Booing the national anthem : Hong Kong's identities through the mirror of sport


Research output: Journal PublicationsJournal Article (refereed)peer-review

15 Citations (Scopus)


Since Hong Kong’s reversion to China in 1997, the Special Administrative Region's government and its people have been grappling with a dual-sided problem. Firstly, to adjust to being a “new” part of China and what that means in terms of national consciousness and local identities, particularly given the Beijing leaders’ expectations that Hongkongers should come to “love China”. Secondly, drawing at least in part on the past British colonial legacy, to maintain Hong Kong’s international role as a cosmopolitan and commercial city, not least through the aspiration to be “Asia’s world city”. In the past few years, however, typified most clearly in the discourse surrounding the Occupy Central movement, there has emerged a third trend, the so-called “localism”, which posits a separate and unique identity for Hong Kong. This article explores the ways in which these three competing narratives intersect in the sporting arena. Sport is frequently seen as a means to express or reflect nationalism or at the very least contribute to the formation of national identity. By using the case studies of the 2008 Beijing Olympics, the 2009 East Asian Games and recent post-Occupy sporting fixtures, it will be shown that the mixed messages coming from these activities reflect the ambivalence felt by many Hongkongers themselves about their place in China and the world.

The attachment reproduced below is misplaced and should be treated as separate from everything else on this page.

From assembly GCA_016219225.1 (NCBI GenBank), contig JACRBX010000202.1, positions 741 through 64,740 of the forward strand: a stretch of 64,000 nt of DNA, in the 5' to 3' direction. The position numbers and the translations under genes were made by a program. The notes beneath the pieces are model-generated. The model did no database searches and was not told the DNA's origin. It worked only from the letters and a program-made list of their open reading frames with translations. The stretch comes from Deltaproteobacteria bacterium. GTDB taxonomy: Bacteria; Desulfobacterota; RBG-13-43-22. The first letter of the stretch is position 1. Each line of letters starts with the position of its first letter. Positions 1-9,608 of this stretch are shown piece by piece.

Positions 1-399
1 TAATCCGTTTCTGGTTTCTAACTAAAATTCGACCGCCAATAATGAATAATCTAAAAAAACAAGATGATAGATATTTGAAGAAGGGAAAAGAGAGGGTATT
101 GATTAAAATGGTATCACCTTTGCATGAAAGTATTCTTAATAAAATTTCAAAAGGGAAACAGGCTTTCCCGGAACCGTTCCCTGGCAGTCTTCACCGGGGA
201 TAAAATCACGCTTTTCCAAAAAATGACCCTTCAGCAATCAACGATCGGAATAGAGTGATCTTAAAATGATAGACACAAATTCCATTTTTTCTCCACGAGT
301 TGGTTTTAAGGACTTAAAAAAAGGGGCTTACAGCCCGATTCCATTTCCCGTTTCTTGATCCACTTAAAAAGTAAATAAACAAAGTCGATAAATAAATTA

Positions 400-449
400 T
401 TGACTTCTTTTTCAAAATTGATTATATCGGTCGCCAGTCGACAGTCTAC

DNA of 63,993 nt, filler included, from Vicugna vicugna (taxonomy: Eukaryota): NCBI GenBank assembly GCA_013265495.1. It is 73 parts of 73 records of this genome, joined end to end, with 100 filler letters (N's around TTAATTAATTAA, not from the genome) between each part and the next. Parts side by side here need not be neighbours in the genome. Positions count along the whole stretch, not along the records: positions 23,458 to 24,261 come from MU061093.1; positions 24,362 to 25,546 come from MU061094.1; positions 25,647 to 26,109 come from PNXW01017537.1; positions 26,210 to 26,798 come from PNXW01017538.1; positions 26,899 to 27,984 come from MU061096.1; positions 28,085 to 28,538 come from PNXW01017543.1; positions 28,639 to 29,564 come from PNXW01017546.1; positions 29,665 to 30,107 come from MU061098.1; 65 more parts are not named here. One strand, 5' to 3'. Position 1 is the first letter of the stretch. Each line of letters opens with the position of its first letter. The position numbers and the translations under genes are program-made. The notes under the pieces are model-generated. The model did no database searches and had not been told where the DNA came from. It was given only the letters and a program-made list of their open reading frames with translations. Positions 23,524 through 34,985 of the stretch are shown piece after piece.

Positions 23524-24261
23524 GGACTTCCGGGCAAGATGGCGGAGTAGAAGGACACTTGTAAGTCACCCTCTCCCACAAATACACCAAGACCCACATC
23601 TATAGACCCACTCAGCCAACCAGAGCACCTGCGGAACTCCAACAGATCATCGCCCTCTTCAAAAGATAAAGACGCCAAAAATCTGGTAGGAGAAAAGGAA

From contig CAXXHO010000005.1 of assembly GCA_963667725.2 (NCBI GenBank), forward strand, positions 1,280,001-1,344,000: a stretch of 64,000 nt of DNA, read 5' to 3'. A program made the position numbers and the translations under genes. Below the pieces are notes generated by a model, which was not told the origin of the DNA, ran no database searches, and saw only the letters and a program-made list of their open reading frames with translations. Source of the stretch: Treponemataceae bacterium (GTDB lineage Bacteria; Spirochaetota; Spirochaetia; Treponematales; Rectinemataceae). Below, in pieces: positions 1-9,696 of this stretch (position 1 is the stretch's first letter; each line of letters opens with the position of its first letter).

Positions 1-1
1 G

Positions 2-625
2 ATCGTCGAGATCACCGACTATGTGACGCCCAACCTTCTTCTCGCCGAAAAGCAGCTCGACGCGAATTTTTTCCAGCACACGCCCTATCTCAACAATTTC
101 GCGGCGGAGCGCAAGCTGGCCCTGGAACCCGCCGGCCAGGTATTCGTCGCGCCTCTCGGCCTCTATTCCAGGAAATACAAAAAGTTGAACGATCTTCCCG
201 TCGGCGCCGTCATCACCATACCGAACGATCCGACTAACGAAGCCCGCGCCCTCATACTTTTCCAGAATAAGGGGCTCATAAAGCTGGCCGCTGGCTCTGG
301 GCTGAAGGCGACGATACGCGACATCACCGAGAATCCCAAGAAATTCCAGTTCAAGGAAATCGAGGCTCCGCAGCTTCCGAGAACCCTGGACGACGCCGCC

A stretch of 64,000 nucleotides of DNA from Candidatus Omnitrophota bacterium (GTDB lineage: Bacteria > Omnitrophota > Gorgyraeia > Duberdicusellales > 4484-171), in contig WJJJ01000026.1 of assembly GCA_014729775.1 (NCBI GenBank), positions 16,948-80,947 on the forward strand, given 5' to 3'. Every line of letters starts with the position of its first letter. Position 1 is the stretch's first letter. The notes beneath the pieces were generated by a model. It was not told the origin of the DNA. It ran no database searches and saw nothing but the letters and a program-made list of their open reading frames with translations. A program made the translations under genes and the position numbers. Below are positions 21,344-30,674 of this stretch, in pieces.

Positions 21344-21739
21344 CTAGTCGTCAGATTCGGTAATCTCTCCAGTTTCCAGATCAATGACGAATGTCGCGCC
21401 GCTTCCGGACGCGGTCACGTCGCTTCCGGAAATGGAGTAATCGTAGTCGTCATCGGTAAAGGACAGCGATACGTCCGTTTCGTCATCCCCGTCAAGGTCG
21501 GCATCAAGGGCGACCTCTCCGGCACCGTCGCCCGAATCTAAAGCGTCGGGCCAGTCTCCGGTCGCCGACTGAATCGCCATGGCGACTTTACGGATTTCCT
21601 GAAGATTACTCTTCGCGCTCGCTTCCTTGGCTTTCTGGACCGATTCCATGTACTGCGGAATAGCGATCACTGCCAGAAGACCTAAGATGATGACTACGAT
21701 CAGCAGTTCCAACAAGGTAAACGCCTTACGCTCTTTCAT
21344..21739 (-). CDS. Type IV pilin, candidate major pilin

Original languageEnglish
Pages (from-to)819-843
Number of pages25
JournalContemporary Chinese Political Economy and Strategic Relations: An International Journal
Issue number2
Publication statusPublished - 1 Aug 2016

Bibliographical note

This article draws in part on earlier versions presented at the Conference on the Olympics and Isms, Royal Holloway, University of London, July 2012, and Working Paper 5-2013 prepared for the Centre for Public Policy Studies, Lingnan University (嶺南大學), Hong Kong, May 2013.


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